It’s true all good things definitely come in small packages. And this package is amongst the best!
I’m sure she captured more hearts and readers with her smile and her book that evening.

 

Grab a copy of her book before the stores run out of copies! You will definitely enjoy the read.

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To Date Or Not To Date

There was a blog by Rosemarie Urquico on “Date a girl who reads” that created ripples. That was a response to Charles Warnke’s “You should date an illiterate girl”.

 

Since I was almost facing a “writer’s block” and couldn’t think of a blog idea, I thought, why not jot points for people who wish to date. So we can take a look at pros and cons of dating people who are well read, vs. others who disregard books.

Let’s begin with the cons. (No, I’m not a pessimist. I just want the negative out of the way.)
•    A person who loves to read and write would know just too well when you are lying.

•    They would be your grammar police when you least expect them to be.

•    They would be more crazier than you –speaking like Shakespeare, imagining likeRowling, reciting like Keats, talking about Gainman and what have you!

•    They will be master storytellers telling you off. They would have their expectations running high –thanks to all romantic/mystery novels they would’ve gulped by now.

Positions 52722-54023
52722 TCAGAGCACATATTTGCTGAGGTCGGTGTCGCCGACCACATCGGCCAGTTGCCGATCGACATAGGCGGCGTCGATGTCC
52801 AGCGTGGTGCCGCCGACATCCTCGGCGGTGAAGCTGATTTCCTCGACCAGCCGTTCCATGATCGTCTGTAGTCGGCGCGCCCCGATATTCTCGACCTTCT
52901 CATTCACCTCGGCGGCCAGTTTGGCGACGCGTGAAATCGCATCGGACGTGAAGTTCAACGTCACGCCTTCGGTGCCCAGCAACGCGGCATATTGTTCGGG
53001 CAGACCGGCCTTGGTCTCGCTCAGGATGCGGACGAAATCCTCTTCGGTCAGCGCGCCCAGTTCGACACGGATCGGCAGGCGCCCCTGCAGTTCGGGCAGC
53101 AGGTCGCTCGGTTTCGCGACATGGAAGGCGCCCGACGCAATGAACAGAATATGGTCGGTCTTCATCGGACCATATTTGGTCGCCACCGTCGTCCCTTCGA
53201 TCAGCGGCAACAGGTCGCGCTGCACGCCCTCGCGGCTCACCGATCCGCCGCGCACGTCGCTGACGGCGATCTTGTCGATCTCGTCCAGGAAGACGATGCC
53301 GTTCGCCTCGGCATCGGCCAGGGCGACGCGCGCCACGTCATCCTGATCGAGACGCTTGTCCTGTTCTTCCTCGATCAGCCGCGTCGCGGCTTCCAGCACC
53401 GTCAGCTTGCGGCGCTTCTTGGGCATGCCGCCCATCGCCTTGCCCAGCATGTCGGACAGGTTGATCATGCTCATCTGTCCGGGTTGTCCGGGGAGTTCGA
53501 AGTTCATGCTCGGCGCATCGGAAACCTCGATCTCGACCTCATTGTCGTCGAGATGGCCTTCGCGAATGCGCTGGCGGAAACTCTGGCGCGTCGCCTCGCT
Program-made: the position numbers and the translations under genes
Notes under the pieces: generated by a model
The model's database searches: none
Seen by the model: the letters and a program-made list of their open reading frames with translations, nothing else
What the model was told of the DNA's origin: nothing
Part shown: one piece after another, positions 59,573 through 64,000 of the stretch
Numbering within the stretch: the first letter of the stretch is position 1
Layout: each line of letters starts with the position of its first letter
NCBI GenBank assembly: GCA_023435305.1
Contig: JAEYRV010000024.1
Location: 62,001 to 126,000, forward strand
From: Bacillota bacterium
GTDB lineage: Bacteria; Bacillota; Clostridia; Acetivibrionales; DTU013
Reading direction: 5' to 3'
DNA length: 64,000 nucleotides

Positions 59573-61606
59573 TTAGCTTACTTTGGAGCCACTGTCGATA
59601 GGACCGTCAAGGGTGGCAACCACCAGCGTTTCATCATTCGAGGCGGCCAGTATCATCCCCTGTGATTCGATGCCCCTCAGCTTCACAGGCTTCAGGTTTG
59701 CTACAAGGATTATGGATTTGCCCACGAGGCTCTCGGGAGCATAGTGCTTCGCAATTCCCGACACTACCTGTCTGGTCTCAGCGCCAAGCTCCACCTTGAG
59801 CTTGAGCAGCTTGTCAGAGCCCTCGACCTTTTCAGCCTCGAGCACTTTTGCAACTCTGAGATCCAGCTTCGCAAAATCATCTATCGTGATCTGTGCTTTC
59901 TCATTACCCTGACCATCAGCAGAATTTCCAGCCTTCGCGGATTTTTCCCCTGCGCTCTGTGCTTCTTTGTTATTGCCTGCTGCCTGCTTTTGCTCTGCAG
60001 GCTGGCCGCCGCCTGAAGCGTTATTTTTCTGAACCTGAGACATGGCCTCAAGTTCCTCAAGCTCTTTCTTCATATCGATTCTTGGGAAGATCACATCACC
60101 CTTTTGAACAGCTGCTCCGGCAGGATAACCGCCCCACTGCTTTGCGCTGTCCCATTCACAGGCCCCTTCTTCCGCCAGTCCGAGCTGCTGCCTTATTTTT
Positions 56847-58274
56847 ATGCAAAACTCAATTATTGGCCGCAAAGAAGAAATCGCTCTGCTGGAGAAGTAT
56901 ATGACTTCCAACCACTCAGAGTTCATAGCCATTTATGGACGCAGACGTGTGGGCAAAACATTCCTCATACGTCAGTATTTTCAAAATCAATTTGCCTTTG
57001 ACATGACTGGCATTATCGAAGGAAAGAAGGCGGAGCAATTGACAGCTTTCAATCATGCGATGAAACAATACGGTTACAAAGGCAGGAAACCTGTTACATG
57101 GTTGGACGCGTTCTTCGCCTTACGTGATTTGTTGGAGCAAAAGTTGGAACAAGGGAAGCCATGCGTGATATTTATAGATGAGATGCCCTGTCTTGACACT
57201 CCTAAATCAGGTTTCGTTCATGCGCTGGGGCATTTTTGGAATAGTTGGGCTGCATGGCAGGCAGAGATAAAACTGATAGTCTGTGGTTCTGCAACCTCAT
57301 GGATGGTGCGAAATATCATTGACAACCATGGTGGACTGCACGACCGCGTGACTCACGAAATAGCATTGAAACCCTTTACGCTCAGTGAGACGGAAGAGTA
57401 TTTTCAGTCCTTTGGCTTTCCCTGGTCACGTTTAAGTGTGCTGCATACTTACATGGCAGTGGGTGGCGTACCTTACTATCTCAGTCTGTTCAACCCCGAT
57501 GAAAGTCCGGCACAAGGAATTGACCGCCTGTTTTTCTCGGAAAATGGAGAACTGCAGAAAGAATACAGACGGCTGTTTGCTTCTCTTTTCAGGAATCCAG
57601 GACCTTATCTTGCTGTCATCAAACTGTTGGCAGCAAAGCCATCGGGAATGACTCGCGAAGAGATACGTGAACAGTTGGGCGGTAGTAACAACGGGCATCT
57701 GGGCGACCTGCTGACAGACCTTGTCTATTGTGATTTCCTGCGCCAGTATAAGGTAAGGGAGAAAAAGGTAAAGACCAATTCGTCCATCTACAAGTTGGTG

•    They would be gaining more limelight, than you, amongst your peers. And sometimes more weight, sitting around with books as their sole companions.

•    They might, sometimes, be too engrossed in a book to pay attention to you. And sometimes they might end up paying more attention to details than expected.

•    They might lose their cool and snap at you, just because the protagonist behaved like an ……..
And now for the pros:

•    Cost

One of the most important of all factors. (Yes, let’s be practical.) Dating a person who reads implies an inexpensive affair. Books nowadays do cost a lot. Unless they are from some of the Indian publishers who save on the paper quality and offer books for like a mere Rs. 100!
Getting him/her a library card would go easy on your mind and pocket. And also relieve you of thinking, “What should I gift him/her now!?”
Dating a person who does not read implies there is greater cost involved. Imagine the kind of shopping some people indulge in – guys and their electronic gadgets; and girls with their (bare) clothing. Oh this is much more expensive!!!

 

•    Conversation abilities

Hands down I think a well read person can engage you in intellectual conversation, over a person who absolutely scorns books and newspapers. A well read person adds value to your knowledge bank. He/she can help you spin fantastic stories, and dwell in a world of goblins and fairies when you need some cheering.

•    Personality